At least the worst appears to be over. The economy in 2009 was the most painful in many people’s memories—rivaling
the misery of the infamous Rust Belt years more than a generation earlier.
Indiana took a shellacking as businesses
desperate to survive the recession laid off swaths of workers. The economic decline, which started gaining momentum in late
2008, went into steep descent before leveling off in mid- to late summer.
How bad was it? The 131,000 jobs lost
in the 12 months ended in November amounted to a 7.2-percent decline and were nearly equivalent to the combined populations
of Carmel and Fishers.
Automotive, recreational vehicles and other transportation-related sectors—the state’s
bread and butter, absorbed massive hits.
ran so deep that the nearly 2.8 million jobs the state has left are the fewest of any time since 1995.
area fared better. Employment withered 3.7 percent in the past year, to 873,000.
Part of the loss resulted from
the decision by Illinois-based Navistar International Corp. to close its longtime engine-block plant on the east side, throwing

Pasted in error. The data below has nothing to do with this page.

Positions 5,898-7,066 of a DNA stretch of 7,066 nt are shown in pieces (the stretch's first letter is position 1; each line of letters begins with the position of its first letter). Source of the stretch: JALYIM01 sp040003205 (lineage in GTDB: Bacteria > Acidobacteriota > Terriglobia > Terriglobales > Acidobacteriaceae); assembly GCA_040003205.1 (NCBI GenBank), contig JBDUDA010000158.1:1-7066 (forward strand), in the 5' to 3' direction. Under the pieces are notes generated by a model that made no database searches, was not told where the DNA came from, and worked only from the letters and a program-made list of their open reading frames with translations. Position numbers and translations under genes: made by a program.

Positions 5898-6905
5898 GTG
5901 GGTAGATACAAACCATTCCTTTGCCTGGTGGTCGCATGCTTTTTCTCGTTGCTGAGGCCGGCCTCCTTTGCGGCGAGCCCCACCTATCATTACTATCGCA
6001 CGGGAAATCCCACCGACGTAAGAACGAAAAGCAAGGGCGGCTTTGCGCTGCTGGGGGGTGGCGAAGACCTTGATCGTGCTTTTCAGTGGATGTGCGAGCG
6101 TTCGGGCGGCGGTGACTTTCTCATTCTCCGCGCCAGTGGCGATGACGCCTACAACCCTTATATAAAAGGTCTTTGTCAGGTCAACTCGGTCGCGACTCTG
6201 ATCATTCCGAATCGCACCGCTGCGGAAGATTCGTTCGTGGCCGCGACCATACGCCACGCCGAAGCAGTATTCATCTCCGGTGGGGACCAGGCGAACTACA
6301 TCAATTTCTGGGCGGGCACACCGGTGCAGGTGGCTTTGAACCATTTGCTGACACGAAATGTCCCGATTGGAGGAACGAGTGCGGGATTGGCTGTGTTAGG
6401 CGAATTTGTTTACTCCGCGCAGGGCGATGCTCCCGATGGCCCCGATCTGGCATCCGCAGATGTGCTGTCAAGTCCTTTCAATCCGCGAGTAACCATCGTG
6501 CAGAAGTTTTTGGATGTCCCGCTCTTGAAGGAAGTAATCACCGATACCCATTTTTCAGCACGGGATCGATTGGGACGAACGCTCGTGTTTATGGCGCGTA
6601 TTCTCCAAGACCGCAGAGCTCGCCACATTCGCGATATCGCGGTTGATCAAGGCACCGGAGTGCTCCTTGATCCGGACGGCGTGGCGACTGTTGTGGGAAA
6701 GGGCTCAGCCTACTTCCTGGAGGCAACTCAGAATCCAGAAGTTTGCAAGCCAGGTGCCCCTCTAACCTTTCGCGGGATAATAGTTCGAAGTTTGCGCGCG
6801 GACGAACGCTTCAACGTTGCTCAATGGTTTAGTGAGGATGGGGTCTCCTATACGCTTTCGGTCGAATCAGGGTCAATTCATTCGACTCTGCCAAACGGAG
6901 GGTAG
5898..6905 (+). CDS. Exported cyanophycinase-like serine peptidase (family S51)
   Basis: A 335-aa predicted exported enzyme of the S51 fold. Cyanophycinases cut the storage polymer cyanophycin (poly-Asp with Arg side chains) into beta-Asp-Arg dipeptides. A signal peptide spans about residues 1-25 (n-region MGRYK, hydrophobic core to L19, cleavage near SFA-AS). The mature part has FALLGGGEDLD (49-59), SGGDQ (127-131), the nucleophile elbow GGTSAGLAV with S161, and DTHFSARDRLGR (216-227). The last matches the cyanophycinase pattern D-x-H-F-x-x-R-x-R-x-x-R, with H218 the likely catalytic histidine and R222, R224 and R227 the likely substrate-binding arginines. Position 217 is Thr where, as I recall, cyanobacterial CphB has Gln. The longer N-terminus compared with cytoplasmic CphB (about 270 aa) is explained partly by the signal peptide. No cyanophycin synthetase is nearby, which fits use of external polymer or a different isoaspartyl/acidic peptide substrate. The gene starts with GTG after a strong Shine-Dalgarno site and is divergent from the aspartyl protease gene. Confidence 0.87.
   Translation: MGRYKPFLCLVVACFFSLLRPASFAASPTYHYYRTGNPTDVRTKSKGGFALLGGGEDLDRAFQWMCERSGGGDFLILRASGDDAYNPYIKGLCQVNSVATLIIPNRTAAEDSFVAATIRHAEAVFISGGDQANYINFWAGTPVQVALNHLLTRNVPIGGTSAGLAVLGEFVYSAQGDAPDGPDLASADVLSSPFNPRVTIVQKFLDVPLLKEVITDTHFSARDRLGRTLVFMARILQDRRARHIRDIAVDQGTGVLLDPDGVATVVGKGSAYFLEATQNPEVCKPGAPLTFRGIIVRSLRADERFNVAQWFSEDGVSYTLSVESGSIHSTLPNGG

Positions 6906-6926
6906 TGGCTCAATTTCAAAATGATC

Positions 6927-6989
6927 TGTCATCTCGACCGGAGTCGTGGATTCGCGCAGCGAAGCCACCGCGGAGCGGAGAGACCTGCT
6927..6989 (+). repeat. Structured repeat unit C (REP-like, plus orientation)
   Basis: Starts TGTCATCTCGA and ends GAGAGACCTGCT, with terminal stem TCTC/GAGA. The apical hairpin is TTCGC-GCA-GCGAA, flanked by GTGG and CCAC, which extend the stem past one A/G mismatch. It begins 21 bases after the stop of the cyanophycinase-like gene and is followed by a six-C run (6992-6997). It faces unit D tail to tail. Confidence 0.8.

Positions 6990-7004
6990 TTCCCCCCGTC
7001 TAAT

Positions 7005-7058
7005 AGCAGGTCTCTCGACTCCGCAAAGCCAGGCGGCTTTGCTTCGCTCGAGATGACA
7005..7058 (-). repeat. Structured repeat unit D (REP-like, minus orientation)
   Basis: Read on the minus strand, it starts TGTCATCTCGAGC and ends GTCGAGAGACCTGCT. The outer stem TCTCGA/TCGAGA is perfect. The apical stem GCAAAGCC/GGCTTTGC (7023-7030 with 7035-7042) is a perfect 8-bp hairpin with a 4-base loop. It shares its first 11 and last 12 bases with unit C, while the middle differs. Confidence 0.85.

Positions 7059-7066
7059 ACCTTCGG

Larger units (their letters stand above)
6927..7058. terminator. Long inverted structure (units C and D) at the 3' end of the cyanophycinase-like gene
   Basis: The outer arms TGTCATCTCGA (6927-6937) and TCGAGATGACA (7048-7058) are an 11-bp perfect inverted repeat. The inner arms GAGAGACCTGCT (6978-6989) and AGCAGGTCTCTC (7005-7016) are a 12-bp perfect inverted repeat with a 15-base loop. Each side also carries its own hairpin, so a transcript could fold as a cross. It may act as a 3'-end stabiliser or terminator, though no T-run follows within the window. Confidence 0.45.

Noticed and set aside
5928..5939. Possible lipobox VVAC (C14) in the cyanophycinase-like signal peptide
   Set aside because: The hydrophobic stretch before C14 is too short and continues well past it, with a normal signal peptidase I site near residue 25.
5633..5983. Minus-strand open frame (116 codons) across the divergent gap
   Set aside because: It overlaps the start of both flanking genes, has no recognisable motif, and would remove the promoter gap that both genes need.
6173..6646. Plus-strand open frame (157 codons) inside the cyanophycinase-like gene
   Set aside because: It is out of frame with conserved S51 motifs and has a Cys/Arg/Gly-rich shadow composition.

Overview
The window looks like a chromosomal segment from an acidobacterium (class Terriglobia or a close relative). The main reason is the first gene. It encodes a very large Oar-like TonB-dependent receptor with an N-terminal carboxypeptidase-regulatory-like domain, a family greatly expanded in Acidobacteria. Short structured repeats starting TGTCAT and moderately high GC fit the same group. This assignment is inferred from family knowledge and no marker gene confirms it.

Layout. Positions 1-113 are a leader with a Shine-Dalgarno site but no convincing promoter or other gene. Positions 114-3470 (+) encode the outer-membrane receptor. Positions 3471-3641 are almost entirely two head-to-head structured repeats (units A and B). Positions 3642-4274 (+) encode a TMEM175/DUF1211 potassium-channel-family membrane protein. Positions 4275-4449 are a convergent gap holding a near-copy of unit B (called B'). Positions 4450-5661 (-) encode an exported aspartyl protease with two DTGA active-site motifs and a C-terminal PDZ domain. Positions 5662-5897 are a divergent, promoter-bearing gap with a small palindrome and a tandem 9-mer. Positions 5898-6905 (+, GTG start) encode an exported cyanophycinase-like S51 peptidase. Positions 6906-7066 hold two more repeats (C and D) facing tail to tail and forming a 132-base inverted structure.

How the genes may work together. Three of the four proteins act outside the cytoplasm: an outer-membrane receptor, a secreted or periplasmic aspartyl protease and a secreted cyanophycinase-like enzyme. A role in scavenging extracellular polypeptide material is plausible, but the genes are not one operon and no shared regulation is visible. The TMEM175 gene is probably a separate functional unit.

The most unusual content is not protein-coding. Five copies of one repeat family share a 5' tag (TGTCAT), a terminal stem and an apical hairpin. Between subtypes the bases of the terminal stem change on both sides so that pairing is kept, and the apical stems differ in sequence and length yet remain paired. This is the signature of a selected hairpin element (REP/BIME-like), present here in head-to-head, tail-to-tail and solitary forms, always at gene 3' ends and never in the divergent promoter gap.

nearly 1,400 out of work.
The good news, Ball State University economist Michael Hicks said, is that Indiana’s
economy will improve in 2010, driven by gains in manufacturing, transportation, construction and information technology.
He said the state economy will show slow but steady growth through all four quarters of next year, but employment
numbers won’t return to pre-recession levels until 2011 or 2012.
Hicks said Indianapolis will continue
to be the state’s economic engine, attracting top employers and workers from around the country. However, smaller cities
will not see this rapid growth due to an aging labor force and structural changes in key sectors of their economy, Hicks said.
The Ball State analysis calls for manufacturing to expand 1.24 percent in the first quarter, 1.96 percent in the
second, 2.41 percent in the third and then drop to a still respectable 1.76 in the final three months of the year.
Hicks predicted a challenging future for many of the workers who lost manufacturing jobs during the recession.
“We have thousands of older people who spent decades working in moderate- to low-skilled positions in manufacturing
operations around the state. Many of these workers suffer significant skill deficits in today’s workplace,” he